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Appl Microbiol Biotechnol. 2013 Aug;97(16):7493-504. doi: 10.1007/s00253-012-4464-7. Epub 2012 Oct 20.

Sulfate-reducing bacteria inhabiting natural corrosion deposits from marine steel structures.

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LU Microbiologie Environnementale et Biologie Evolutive-MEBE, Université de Rouen, UFR des Sciences, IRESE B, Place Emile Blondel, Mont-Saint-Aignan 76821, France.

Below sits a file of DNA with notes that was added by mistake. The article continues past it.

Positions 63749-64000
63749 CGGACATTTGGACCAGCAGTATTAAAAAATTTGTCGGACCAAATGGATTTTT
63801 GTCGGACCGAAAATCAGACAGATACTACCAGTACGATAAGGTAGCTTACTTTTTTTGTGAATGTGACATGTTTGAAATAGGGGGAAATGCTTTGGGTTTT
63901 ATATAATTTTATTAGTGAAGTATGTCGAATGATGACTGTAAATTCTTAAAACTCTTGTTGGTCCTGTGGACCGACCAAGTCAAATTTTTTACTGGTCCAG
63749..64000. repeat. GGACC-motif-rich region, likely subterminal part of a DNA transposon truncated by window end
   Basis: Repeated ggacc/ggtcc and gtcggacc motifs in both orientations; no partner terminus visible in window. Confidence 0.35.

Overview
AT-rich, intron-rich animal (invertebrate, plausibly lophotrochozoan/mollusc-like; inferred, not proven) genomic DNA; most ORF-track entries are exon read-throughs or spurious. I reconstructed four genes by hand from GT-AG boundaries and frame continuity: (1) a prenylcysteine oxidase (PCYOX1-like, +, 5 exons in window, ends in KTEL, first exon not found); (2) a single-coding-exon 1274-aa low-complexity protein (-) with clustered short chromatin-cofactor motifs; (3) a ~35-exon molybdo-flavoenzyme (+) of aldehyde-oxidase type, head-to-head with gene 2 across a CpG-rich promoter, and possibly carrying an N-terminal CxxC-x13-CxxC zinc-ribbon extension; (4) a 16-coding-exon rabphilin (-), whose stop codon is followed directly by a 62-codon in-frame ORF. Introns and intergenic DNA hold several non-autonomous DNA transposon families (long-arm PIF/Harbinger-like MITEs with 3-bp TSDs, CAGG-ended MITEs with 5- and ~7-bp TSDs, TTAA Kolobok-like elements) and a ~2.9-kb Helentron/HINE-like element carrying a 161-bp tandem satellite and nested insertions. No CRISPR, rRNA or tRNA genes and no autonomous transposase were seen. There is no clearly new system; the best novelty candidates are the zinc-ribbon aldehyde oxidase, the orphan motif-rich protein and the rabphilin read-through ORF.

In the present study, investigations were conducted on natural corrosion deposits to better understand the role of sulfate-reducing bacteria (SRB) in the accelerated corrosion process of carbon steel sheet piles in port environments. We describe the abundance and diversity of total and metabolically active SRB within five natural corrosion deposits located within tidal or low water zone and showing either normal or accelerated corrosion. By using molecular techniques, such as quantitative real-time polymerase chain reaction, denaturing gel gradient electrophoresis, and sequence cloning based on 16S rRNA, dsrB genes, and their transcripts, we demonstrated a clear distinction between SRB population structure inhabiting normal or accelerated low-water corrosion deposits. Although SRB were present in both normal and accelerated low-water corrosion deposits, they dominated and were exclusively active in the inner and intermediate layers of accelerated corrosion deposits. We also highlighted that some of these SRB populations are specific to the accelerated low-water corrosion deposit environment in which they probably play a dominant role in the sulfured corrosion product enrichment.

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